CUNY SEMINAR IN COMPUTATIONAL LOGIC
Justified True Belief: Plato, Gettier and Turing
Rohit Parikh (CUNY)
September 24, 2013, 2:00 PM,
Room 3209, CUNY GC
Abstract. We examine the relationship between the justified true belief (JTB) account of knowledge and Plato’s theory about it as expounded in the Theaetetus. Considering Socrates’ remarks in the Theaetetus brings us to some concerns raised by Turing and to Wittgenstein’s famous comment explanations come to an end somewhere. We present two simple technical results which bear on the question. And finally, we look at the pragmatic aspects of knowledge attributions.
CUNY COMPUTER SCIENCE COLLOQUIA
Epistemic Logic, Games and Social Software: some old and new ideas
Rohit Parikh (CUNY)
September 19, 2013, 4:15 PM,
Room 9204/9205, CUNY GC
Abstract. epistemic reasoning has gradually matured from being the domain of philosophers and logicians to becoming relevant also in economics and social science. But theoretical computer science and game theory remain as two of the most powerful tools which epistemologists can wield. Epistemic tools have been used by writers as different from each other as Shakespeare, Shaw and O’Henry. Even the Indian epic Mahabharata contains stories whose main point is epistemic. But more recently there has been technical work devoted to what might be called applied epistemic logic, and CUNY has been one of the leaders. CUNY collaborators include Walter Dean, Cagil Tasdemir and Andreas Witzel. Eric Pacuit, who got his doctorate from CUNY some years ago, has now become a household word in epistemic circles. And Artemov’s own interest in Game theory has a very strong epistemic flavor. There are also very important questions about the extent to which epistemic considerations enter into animal behavior. Major figures like Peter Godfrey-Smith and Robert Lurz at CUNY have contributed to this field which began with some questions raised by Premack and Woodruff at U. Penn. We cannot possibly do justice to all this work in a single talk but will try to give a bird’s eye view and indicate one or two “cute” results.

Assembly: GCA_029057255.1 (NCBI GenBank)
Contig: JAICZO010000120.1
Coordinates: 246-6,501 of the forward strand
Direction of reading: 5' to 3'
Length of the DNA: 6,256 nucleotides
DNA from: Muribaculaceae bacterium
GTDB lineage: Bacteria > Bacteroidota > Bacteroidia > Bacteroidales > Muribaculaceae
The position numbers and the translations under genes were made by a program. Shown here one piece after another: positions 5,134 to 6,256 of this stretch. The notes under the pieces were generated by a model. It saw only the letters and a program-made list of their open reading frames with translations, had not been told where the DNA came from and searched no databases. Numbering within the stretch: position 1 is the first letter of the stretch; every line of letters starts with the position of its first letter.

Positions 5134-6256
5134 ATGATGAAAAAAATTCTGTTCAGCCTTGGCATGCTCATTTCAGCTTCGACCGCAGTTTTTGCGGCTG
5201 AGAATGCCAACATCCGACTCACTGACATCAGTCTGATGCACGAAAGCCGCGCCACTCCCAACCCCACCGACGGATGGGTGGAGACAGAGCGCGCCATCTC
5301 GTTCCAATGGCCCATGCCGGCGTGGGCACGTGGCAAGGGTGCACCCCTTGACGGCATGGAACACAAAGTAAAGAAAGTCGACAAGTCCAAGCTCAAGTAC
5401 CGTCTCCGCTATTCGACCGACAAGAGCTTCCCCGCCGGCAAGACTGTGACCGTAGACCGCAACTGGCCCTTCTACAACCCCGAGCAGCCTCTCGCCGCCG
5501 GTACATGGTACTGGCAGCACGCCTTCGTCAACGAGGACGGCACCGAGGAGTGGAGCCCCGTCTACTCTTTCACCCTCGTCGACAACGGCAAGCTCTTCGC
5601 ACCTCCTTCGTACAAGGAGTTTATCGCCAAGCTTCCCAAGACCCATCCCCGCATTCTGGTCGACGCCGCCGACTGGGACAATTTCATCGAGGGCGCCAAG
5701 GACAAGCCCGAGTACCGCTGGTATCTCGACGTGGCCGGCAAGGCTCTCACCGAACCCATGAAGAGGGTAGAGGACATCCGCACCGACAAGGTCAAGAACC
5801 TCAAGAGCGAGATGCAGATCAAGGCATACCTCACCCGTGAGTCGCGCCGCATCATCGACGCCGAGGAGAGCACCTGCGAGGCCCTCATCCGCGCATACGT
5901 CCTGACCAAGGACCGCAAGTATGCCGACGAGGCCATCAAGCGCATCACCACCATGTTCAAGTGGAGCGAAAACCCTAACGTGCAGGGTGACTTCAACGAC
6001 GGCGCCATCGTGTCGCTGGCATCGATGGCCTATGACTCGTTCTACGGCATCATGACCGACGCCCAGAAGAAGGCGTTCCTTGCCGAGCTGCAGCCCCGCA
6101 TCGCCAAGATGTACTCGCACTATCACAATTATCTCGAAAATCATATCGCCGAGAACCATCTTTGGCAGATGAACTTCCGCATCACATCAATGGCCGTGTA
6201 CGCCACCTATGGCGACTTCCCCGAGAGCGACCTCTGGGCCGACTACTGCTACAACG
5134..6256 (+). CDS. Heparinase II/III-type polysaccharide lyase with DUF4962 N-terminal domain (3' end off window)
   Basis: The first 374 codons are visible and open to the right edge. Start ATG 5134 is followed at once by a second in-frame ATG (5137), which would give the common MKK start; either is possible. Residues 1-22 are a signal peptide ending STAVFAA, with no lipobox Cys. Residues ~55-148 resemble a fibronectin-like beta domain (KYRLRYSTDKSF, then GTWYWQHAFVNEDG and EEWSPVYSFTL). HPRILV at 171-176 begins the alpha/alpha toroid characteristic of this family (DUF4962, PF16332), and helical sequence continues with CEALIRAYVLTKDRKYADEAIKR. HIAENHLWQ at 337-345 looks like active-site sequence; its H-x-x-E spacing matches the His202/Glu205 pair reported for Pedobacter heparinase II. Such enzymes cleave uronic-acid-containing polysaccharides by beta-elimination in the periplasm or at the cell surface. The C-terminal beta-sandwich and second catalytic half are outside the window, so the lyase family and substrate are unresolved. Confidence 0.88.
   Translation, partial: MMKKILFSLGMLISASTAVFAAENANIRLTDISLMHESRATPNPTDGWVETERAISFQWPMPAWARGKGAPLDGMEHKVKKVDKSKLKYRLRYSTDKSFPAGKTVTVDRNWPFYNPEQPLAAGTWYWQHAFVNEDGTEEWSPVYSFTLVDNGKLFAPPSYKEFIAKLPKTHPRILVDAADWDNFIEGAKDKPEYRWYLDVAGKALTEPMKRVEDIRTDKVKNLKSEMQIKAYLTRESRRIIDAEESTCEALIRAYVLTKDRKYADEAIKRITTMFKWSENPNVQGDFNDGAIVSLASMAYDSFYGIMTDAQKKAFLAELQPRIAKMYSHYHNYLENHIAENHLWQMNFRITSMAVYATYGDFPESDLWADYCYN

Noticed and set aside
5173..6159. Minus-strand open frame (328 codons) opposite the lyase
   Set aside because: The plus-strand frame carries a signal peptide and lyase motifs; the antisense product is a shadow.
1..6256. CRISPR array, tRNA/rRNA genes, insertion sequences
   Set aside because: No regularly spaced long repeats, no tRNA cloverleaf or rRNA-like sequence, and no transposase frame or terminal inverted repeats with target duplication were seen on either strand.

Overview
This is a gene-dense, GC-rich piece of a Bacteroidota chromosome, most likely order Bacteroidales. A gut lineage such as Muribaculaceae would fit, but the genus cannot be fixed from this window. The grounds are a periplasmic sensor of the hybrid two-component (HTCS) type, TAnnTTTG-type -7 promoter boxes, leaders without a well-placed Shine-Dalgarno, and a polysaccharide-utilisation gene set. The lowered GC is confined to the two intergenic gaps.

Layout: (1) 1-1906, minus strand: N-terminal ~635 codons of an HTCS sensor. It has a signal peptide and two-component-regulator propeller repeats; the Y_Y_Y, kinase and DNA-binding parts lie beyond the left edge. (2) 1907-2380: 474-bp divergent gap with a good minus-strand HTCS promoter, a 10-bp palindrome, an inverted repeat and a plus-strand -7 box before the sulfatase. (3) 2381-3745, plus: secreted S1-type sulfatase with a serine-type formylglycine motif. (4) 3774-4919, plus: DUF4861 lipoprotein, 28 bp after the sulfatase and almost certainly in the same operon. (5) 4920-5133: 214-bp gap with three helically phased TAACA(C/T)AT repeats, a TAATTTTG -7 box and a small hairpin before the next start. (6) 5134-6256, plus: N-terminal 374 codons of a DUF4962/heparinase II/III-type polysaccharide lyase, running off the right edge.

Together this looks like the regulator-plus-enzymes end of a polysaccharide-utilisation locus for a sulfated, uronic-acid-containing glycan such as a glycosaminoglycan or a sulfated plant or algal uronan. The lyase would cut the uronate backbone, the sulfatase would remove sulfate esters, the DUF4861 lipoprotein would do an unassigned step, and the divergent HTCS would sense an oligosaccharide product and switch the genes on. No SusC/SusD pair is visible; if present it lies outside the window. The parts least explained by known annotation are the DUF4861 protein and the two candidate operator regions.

The next meeting of the formal epistemology reading group will take place on Sunday (November 6) 6:00 pm in Room 720, Philosophy Hall. As suggested in Rush’s post beow, we shall continue to discuss S4 vs. S5. I shall provide a summary of the relevant part of Hintikka’s 1962 book, we can then discuss it.
- Hintikka, J. (1962). Knowledge and Belief: An Introduction to the Logic of the Two Notions. Introduced by V. Hendricks and J. Symons, College Publications (2005)
Hope to see you all there!